Ontario Heritage Conference
The 31st annual Ontario Heritage Conference (OHC) is coming at the end of this month to “Ontario’s West Coast” on the shores of Lake Huron. The theme of this year’s conference, being held in beautiful Bluewater and Goderich, from May 30 to June 1, is understanding the economic impacts of heritage.
The OHC features an exciting program focused on how the agricultural, marine, industrial and tourist economies in Bluewater and Goderich have shaped the built and natural heritage of these communities and, more recently, the interplay between heritage and tourism.
After registration on Thursday, May 30, participants are invited to take a self-guided tour of some of the Heritage Walks in the Port of Goderich: booklets will be available at the registration table at the Knights of Columbus Hall in Goderich.
The opening reception on Thursday evening will be at the wonderfully restored Hensall Heritage Hall, which has reclaimed its prominence on the community’s main street. Bus transport will be available from the Knights of Columbus Hall if needed.
Keynote speakers at the OHC will include Kelly Hill, founder and president of Hill Strategies Research, who will deliver Friday’s Welcome Session on Heritage Economics. This presentation will delve into the research and statistical information available to help identify potential key performance indicators to measure the economic contributions of heritage.
At the Gala Dinner, Anthony Smith-Wilson, president and CEO of Historica Canada (best known offerings include Heritage Minutes and the on-line Canadian Encyclopedia) will be the featured speaker.
Sessions over two days at the Knights of Columbus Hall will be led by an array of interesting speakers, including Christopher Andreae, with more than 40 years of professional experience in historical archaeology, built heritage assessments and cultural heritage landscape studies, who will present a session on the Characteristics and Cultural Value of Lime Burning in Ontario.
Professor Robert Shipley, director of the Heritage Resources Centre (University of Waterloo) from 2003-2016, and author, will moderate a panel discussing what’s happening in Heritage Conservation Districts.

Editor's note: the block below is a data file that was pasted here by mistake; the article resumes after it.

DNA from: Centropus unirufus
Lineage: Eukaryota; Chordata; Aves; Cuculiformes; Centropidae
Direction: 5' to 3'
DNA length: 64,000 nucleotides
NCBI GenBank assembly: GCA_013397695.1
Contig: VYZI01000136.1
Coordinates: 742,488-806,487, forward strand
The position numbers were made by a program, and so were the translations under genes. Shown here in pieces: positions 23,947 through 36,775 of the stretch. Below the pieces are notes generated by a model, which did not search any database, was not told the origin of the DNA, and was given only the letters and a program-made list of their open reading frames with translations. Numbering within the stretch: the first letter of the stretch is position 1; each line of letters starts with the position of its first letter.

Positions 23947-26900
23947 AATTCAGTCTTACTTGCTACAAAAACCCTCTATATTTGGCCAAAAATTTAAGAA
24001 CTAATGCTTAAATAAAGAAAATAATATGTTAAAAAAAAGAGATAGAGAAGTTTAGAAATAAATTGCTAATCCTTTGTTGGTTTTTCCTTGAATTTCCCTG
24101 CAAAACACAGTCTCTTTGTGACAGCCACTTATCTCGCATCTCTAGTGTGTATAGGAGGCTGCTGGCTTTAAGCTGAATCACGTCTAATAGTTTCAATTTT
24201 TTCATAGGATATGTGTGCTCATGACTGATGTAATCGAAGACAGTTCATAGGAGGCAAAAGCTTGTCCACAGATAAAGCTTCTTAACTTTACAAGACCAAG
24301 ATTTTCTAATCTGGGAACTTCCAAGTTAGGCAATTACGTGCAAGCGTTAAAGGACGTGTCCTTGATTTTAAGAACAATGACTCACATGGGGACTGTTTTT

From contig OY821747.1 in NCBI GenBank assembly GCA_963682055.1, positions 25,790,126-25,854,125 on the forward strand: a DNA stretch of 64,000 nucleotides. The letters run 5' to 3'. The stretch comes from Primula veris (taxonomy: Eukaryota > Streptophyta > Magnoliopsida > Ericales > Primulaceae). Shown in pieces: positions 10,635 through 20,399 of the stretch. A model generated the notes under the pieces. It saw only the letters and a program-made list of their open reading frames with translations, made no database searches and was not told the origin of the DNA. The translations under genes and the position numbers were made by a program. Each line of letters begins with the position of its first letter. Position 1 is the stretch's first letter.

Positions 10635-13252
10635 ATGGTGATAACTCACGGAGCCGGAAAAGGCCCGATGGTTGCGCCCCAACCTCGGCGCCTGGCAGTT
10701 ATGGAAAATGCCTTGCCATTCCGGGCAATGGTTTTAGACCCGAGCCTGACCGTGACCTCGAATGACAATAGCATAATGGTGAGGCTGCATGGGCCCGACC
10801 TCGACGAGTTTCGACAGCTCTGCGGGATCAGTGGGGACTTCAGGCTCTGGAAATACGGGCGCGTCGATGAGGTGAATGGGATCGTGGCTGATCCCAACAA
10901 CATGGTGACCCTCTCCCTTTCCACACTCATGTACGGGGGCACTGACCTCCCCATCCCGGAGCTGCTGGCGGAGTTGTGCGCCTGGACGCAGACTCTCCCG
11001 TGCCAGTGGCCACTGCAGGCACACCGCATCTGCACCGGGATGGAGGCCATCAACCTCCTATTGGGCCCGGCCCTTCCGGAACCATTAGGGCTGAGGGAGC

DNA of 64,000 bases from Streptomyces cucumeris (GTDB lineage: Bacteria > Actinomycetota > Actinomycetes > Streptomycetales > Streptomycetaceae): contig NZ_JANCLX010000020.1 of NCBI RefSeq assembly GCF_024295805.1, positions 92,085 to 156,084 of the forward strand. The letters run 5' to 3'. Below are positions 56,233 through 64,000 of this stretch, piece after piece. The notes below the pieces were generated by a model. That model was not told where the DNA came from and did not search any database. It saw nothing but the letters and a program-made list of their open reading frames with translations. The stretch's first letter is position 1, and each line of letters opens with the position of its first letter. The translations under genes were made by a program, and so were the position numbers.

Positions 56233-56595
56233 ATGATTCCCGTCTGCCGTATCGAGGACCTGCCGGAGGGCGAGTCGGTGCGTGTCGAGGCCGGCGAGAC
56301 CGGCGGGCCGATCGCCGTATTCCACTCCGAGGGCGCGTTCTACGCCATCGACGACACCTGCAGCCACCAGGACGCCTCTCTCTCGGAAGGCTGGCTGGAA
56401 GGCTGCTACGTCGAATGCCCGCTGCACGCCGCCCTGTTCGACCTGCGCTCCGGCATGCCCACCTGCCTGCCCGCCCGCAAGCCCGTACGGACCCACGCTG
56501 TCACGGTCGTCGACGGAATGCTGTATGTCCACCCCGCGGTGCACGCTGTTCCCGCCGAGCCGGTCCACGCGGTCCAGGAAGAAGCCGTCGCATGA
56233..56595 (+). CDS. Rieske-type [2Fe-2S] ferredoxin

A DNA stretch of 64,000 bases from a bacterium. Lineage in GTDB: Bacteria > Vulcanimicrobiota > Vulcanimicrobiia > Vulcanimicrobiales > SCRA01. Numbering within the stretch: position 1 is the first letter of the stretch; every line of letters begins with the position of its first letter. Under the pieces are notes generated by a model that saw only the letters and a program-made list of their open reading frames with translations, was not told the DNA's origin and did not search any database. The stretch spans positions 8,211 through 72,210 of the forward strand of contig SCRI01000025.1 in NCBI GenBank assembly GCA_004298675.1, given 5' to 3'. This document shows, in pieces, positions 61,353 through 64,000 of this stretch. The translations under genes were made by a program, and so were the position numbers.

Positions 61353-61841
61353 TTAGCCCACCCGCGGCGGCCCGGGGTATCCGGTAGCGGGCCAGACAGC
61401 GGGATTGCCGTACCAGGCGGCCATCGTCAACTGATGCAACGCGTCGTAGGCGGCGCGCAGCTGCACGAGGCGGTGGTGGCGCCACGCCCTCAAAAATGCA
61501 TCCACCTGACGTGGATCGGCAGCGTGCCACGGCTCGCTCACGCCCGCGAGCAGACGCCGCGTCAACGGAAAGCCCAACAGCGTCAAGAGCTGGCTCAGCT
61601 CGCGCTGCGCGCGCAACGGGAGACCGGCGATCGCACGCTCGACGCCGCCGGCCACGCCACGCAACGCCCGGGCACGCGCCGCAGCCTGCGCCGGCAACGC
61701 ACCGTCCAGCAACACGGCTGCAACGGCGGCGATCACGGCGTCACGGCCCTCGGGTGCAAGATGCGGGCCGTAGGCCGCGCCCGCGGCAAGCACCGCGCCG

And another distinguished panel will discuss what happens when disaster strikes, with lessons learned in the aftermath of the Goderich tornado in August 2011.
Program opportunities include a Guided Walkabout of Goderich Harbour as well as a Walking Tour of Bayfield which looks at how to manage change in a heritage village.
Delegates will also be treated to coach trips to visit heritage sites (and sample local culinary treats) through the delightful agricultural and lakeside villages of St. Joseph and Zurich in Bluewater, with a luncheon at the lovely Hessenland Country Inn on the shores of Lake Huron.
The full conference program, registration details and other information can be found at:
Clean Water Project
The Huron County Clean Water Project is gearing up to tackle another source of water pollution: septic systems.
People living in the countryside and hamlets – including homes and cottages along Lake Huron – have septic systems to treat household waste from kitchens and bathrooms. When functioning properly, septic systems are a cost-effective, efficient method of treating waste. But they have a lifespan and faulty septic systems are a daily source of contamination.
“Failed septic systems are demonstrated point sources of nutrient loadings, infectious agents, residual medication and domestic products that can have a chronic negative effect on watercourses in Huron County,” said Doug Hocking of Maitland Valley Conservation Authority (MVCA) . “All septic tile beds eventually require replacement.”
The Huron Clean Water Project (HCWP) is allocating a total of $40,000 to the septic system upgrade category in 2019 with a maximum grant of $2,000 per project. Systems that have the potential to contaminate drinking water and those near municipal drinking water wells are the main focus. Residences west of Hwy 21 are also high priority because of their potential impact on swimming beaches.
The grant approval process is similar to other HCWP projects. Staff will help landowners complete the application form which is evaluated by the grant review committee. Applicants will need a cost estimate from a licensed contractor in order to apply. When the project is approved, completed and paid for, staff do a final site visit and the grant is issued.
The first application deadline is May 31 and the second intake period ends Aug. 31.
The HCWP has 17 project categories to help people improve and protect water quality. The county program has provided grants to more than 2,800 projects since 2004.
People interested in applying are invited to call Doug Hocking at MVCA, 519 335-3557 Ext. 236 or Kate Monk at Ausable Bayfield Conservation Authority, 519 235-2610 Ext. 227.
Anyone looking for a great venue to sell crafts, promote a business or sell fundraising tickets?
The Bayfield Community Fair is looking for vendors for Aug. 16-18. An indoor or outdoor 8x10 space is only $40. Hydro will cost an extra $10 per day. More space is available for $1 per foot.
Interested parties are asked to please fill out the application at http://bayfieldfair.ca/?page_id=886 and send it to Anna Needles at email@example.com
Please note that food vendors are also most welcome!
COLLECTING RAIN WITH STYLE
Lori Hill was the lucky winner of the creatively painted rain barrel offered for raffle at the Bayfield Lions' Home and Garden Show as part of the Bayfield River Valley Trial Associations' display. The painting was generously donated by Creative Design Guru Leslee Squirrell in support of the BRVTA's Rain Barrel Sale held earlier in the spring. (Submitted photo)